Thanks. Yes, one is already glued to me and one to Dad. We have tried!

          Comment


            #6
            Re: Dinner time behavior question

            Originally posted by LillianinAl View Post
            Thanks. Yes, one is already glued to me and one to Dad. We have tried!
            Trial and error...we know it well here!
            Jennifer
            Blog: [url]www.seekingdelectare.com[/url]

            2019-2020 Plans:

            DS16
            MP10 Lit, MP-Holt Biology, Light to the Nations II, Spanish
            MPOA: Algebra I, High School Comp II

            DS15
            As above, plus:
            MP Greek Tragedies; no Spanish
            MPOA: Fourth Form Latin

            DS12: 7M subbing Sea to Shining Sea for American history

            DS11: Simply Classical Level 4

            DD9: 3A, with First Form Latin (long story!)

            DD7/8: Simply Classical Level 3

            DD 4/5: Simply Classical Level C (NT using SC for two-year PreK due to January birthday)

            Comment


              #7
              Re: Dinner time behavior question

              Originally posted by LillianinAl View Post

              What about eating with fingers? They used to use fork and spoon more. Is that sensory, behavior, age? No matter how much I remind them, they use fingers anyway.
              I'd love to hear about this too. It's something that's still a struggle for two of my older kids.
              Catherine

              2019-20
              DS16, 10th
              DS13, 7th
              DS11, 6th
              DD11, 6th
              DS7, 1st
              DD4, JrK
              DS 17 mos

              Homeschooling 4 with MP
              2 in classical school

              Comment


                #8
                Re: Dinner time behavior question

                Amen to this thread! My son will eat so ravishingly I'm not sure how he hasn't knocked teeth out with his spoon. He very rarely uses a fork and can't figure out how to use a knife. No matter how many times it happens, I'm still shocked at what must be implicitly taught to this child that others just...get. you know?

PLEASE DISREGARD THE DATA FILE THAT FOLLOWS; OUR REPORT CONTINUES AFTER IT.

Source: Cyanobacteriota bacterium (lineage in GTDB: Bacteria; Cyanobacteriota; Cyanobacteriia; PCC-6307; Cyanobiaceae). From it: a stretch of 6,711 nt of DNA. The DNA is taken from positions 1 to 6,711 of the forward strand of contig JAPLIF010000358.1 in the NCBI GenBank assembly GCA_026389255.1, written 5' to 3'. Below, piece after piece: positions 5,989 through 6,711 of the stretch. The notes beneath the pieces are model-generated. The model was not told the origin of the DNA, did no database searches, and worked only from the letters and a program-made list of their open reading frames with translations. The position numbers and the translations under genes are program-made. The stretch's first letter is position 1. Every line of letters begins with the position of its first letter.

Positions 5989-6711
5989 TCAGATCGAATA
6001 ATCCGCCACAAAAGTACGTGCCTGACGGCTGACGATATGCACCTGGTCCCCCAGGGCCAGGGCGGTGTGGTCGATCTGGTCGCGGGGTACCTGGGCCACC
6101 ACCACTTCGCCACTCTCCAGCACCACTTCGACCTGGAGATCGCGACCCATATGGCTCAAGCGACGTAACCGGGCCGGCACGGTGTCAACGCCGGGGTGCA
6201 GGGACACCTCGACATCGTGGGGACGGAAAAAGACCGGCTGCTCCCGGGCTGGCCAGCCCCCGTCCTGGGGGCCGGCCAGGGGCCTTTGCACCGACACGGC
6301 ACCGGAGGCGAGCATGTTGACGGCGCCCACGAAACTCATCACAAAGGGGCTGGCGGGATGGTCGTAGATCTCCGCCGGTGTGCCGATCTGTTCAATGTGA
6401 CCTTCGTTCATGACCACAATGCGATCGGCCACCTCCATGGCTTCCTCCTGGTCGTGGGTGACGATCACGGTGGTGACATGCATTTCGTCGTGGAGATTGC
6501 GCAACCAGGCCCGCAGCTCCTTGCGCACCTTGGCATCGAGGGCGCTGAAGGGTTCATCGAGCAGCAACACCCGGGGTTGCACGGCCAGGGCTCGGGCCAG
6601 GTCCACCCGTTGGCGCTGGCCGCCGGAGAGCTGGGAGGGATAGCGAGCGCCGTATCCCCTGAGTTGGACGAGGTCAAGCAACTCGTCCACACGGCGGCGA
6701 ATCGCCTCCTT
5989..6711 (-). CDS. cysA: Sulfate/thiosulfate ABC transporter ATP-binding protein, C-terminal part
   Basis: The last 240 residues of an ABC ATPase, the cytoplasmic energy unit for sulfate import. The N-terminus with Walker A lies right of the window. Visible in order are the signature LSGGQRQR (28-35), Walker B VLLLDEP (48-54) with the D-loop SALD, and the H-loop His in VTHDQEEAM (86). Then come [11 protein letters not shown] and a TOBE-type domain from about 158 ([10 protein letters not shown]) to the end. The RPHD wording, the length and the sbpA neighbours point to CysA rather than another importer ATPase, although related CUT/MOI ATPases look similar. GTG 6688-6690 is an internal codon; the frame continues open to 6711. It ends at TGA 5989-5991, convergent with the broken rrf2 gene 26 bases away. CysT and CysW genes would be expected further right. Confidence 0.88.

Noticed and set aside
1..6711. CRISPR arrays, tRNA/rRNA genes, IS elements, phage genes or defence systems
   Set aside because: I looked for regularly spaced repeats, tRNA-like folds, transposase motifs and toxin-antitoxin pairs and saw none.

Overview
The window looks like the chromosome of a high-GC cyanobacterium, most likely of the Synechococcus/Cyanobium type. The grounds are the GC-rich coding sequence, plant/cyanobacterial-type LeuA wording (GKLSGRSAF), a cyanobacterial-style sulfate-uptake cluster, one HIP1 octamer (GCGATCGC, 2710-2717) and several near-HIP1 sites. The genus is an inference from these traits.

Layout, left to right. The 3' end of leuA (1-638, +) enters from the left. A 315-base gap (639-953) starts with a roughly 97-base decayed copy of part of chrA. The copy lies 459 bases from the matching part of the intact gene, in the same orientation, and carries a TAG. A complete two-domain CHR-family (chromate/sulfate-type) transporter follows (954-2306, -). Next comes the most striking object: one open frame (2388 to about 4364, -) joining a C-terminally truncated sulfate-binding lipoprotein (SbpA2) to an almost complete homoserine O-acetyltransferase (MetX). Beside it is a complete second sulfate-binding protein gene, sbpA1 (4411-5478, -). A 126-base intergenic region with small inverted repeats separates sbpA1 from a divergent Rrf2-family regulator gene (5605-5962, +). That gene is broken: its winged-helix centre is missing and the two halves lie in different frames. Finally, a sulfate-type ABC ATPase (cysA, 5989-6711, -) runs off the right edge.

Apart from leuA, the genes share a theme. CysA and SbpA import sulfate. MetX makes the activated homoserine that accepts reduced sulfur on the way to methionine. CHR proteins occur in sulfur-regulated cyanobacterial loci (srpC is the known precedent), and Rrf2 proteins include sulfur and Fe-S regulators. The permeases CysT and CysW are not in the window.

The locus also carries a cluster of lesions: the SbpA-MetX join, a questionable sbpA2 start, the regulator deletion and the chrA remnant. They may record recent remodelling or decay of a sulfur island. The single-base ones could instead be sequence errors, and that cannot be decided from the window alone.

Will be off to check out those books.

                Definitely looking forward to the Simply Classic manner supplement in the works. Yay
                Married to DH for 13 years. Living the rural life in the Colorado mountains

                DS10- Simply Classical 4 / Grade 3 Classic Core,
                DD8- Grade 2 Classic Core,
                DD 6- Classic Core Kindergarten

                Comment


                  #9
                  Re: Dinner time behavior question

                  Originally posted by Colomama View Post
                  Amen to this thread! My son will eat so ravishingly I'm not sure how he hasn't knocked teeth out with his spoon. He very rarely uses a fork and can't figure out how to use a knife. No matter how many times it happens, I'm still shocked at what must be implicitly taught to this child that others just...get. you know?

                  Will be off to check out those books.

                  Definitely looking forward to the Simply Classic manner supplement in the works. Yay
                  HAHAHA!
                  I think everyone in our house knows "take a bite, chew and swallow -- don't be a Gobbly Pest" after years and years (and years) of repetition. It still doesn't always stick, though. My oldest is the biggest offender. Ever since he was a little guy, he's "that kid" who will shove an entire doughnut in his mouth, barely be able to chew it because his cheeks are bulging out so far, and simultaneously reach for a second helping. Some foods are worse offenders than others -- pastries, French fries, chips, popcorn and anything noshy are the worst. And yes -- if he is eating something with a spoon that he particularly likes, he speed eats. All I hear is "click-clack, click-clack, click-clack" as his spoon hits his bowl and then his teeth. (It sounds horrifying.) I've trained him to take a bite, put his food down, chew, swallow, pick up his food and repeat. It took some serious work, but he's got pretty decent table manners now. Our biggest issue these days is eating over the plate, sitting close enough to the plate and sitting all the way on the seat.

                  1) Simply Classical Level B has Richard Scarry's "Please and Thank You". The progression of manners and habits in Level B was a big help for us. A stand alone digital plan can be purchased from the MP site for anyone interested.
                  2) Good manners and habits for ASD kids must be explicit instruction + Repetition, repetition, repetition. (Repeat. Repeat. Repeat.)
                  3) Once every week or two, have a "practice formal meal" in your dining room or a quiet, semi-formal restaurant. If at home, getting out of their normal eating environment will put them on strange footing and might make them a little more receptive to and aware of manners -- especially if you eat off your good dishes, for example. If you use the restaurant option, point out how other diners are behaving. Go over the rules before you leave the house (napkin in the lap, speaking softly). Put your kids in their "church clothes" in either situation to reinforce the message that this is a "special event" with import. Go at lunch time on a weekday so you won't bother anyone if all hell breaks loose despite your best efforts
                  Boy Wonder: 10, MP2/SC4 (Special Needs)
                  Joy Bubble: 8, MP2 (Special Needs)
                  Snuggly Cowboy: 6, MPK
                  Sweet Lightness: 2, Reverse-Engineering Specialist